Editor’s Note: Captain George Pfeiffer of the “Emerald Spirit” charter boat docked at Sportsman Marina in Orange Beach, Alabama, tells us about new fish being moved-in close to shore, because of a line of floating vegetation, the sargassum weed. Many Gulf Coast outdoorsmen believe sargassum acts as the nursery for many Gulf of Mexico fishes. Also, this brown seaweed provides shade and cover for both baitfish and the sportsfish feeding on that bait.
“We’ve got a lot of clean water on Alabama’s Gulf
Coast right now at the end of April,” Captain Pfeiffer explains. “We’ve been catching numbers of blackfin tuna on our 6-hour trips along the edges of sargassum, some of which has drifted as close as 5 miles to Orange Beach. We’ve also seen and caught a few chicken dolphins (smaller dolphin also known as mahi-mahi) and a few wahoo along the sargassum line. Our area of the Upper Gulf Coast has quite a bit of southwest wind, which also has helped bring the sargassum weed closer to shore. The blackfin tuna have come with the weed. We’re still catching good numbers of vermilion snapper and white snapper and keeper-size triggerfish, up to 5 to 8 pounds. The bigger triggerfish seem to be coming from some of the smaller artificial reefs, and the natural bottom seems to be holding the smaller triggerfish.
“We don’t mean to catch the red snapper and we try to stay away from them, but we’re catching and releasing red snapper weighing 5 to 25 pounds. We’ve also had really-good luck with the king mackerel and the Spanish mackerel. Although we’re catching some mackerel as we’re going out on our 6-hour trips, we’re catching the bigger king mackerel when we put-out drift lines over the tops of artificial reefs and at the Trysler Grounds, which is natural bottom. The king mackerel are eating everything we put-out, from dead cigar minnows to live bait. The biggest king caught on our boat was 55 pounds. Our Spanish mackerel are weighing 1 to 2 pounds, but the biggest Spanish haven’t moved-in yet.
“From what I’m seeing right now, I’m expecting an unbelievable red snapper season. I believe there’s more red snapper off Alabama’s Gulf Coast right now than there’s ever been. When we let-out two-hook rigs down to the bottom to catch white snapper, vermilion snapper and triggerfish, as we catch those fish and
bring them to the surface, the red snapper are following these fish all the way up to the boat. I’m afraid if we aren’t allowed to catch more red snapper, these fish will eat-up all the other fish holding on the reefs. Everywhere we stop to fish - red snapper come-up and swim right at the top of the water. However, don’t forget, we’ve got a lot more fish to be caught out of Orange Beach, besides red snapper, and many of these fish are just as good to eat, and some are even more delicious than red snapper. So, ya’ll come down, and go fishing with us.” To fish with Captain George Pfeiffer, call 1-888-558-3889, or go to his webpage at www.fishemeraldspirit.com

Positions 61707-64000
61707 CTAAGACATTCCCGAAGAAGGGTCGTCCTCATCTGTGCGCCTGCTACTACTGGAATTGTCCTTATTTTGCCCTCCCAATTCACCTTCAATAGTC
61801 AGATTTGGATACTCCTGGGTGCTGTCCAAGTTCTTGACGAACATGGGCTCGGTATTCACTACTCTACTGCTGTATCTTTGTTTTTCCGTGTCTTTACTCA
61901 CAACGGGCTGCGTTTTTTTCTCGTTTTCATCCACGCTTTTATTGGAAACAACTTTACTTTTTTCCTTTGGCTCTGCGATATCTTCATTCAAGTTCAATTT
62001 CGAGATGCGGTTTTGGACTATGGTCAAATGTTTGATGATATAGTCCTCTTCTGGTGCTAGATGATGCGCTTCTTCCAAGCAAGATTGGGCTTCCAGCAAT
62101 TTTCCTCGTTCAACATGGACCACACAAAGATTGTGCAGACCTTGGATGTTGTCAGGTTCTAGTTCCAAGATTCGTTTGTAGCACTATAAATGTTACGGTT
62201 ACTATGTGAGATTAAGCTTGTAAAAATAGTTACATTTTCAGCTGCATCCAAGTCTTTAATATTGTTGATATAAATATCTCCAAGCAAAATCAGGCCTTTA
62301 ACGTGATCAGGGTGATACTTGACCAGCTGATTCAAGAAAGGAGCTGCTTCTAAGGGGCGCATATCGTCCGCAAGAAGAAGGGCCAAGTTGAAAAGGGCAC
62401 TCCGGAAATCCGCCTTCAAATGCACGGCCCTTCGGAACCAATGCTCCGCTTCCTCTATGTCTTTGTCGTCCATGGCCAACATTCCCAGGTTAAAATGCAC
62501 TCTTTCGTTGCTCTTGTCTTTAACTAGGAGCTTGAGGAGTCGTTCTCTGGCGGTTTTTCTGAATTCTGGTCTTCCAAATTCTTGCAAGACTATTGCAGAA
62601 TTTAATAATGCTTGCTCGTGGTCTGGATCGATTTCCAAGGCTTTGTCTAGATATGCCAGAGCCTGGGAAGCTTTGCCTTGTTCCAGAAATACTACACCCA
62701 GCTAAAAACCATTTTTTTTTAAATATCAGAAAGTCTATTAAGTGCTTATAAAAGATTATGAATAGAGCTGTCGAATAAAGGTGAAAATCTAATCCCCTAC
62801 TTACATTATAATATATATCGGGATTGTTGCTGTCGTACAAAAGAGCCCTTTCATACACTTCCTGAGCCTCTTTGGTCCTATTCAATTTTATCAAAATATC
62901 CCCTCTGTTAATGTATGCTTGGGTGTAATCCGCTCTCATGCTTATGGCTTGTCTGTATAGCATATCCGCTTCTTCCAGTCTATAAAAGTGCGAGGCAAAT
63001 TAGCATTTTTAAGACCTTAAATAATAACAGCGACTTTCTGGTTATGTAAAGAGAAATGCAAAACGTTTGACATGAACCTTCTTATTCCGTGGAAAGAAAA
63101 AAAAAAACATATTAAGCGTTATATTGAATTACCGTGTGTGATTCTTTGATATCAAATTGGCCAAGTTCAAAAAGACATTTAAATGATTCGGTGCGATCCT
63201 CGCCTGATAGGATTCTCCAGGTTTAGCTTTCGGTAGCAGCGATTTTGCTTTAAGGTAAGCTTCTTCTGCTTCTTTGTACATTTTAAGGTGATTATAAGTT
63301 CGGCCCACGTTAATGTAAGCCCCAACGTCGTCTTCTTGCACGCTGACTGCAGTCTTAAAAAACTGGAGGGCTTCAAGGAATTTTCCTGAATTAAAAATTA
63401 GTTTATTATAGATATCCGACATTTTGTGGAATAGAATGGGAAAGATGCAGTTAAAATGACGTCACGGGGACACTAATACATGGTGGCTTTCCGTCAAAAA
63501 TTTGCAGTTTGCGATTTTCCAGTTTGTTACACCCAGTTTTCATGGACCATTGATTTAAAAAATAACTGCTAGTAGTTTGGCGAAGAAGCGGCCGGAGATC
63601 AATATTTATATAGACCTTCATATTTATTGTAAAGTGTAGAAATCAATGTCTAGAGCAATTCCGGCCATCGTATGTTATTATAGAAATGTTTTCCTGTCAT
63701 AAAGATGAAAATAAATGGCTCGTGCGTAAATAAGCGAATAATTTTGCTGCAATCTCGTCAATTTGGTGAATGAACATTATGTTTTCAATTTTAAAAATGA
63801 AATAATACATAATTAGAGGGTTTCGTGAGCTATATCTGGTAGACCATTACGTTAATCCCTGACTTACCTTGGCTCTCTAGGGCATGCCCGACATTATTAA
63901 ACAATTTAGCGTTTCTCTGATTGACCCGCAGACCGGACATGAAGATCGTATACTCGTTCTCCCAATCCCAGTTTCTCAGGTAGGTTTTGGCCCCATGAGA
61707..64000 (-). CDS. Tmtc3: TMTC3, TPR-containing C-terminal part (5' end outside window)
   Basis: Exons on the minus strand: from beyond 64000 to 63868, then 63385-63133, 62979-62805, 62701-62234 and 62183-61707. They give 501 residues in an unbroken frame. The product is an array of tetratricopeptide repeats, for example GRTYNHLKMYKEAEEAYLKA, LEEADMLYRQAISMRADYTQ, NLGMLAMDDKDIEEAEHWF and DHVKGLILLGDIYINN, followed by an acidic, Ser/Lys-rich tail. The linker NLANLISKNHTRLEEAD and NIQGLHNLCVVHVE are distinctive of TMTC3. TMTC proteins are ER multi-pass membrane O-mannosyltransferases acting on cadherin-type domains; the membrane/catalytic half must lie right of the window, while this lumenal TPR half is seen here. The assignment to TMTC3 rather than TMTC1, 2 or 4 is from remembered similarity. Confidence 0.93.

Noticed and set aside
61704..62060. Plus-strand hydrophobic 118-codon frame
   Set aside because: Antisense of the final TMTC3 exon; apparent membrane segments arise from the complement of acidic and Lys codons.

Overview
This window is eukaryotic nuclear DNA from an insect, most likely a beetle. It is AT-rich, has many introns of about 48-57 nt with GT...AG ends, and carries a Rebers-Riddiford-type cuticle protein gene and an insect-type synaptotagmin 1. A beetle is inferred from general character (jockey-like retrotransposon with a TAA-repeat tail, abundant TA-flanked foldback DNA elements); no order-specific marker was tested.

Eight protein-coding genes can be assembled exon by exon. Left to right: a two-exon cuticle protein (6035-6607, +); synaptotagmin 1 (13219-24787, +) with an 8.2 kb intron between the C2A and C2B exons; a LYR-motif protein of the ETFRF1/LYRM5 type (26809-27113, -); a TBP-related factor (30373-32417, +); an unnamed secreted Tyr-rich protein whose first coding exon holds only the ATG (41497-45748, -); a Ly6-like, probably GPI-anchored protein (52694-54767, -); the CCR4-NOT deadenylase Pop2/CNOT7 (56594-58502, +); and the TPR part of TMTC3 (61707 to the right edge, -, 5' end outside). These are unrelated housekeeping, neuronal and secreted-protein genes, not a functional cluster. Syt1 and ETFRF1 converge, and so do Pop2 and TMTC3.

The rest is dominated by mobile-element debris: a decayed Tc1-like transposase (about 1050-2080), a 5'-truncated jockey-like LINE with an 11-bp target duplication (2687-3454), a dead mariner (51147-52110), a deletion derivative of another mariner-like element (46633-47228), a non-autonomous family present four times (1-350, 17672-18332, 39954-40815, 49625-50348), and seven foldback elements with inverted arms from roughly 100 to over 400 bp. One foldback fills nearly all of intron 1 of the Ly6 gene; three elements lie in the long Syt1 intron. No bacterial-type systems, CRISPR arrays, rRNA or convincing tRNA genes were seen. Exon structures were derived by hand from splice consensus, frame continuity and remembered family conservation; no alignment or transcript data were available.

The Orange Beach Fishing Association will be glad to find you and your family a captain and a boat that fits your needs. The good news is that you don’t have to leave your wife and children at home when you visit Alabama’s Gulf Coast. There’s plenty to do and see. For more information on fishing guides and charter boats, lodging accommodations, restaurants and entertainment on Alabama’s Gulf Coast, call Gulf Shores & Orange Beach Tourism at 800-745-SAND (7263), or visit www.orangebeach.com
Pan Seared Blackfin Tuna
If you’ve never eaten freshly-caught tuna, you’ve missed-out on a lot of delicious flavor. With the blackfin tuna, be sure to bleed the fish out good, while the fish is still alive. Also be careful not to bruise it by throwing it into an ice chest. Be sure to cut-away the dark red meat of a blackfin tuna before you cook it.
Squirt of sesame oil
Dash of garlic
Black sesame seeds
Blackfin tuna steaks
Marinate steaks for a couple of hours in first four ingredients, covered in refrigerator. Then dust steaks with wasabi paste and sesame seeds. Pan sear, or lightly grill on each side. Don't overcook.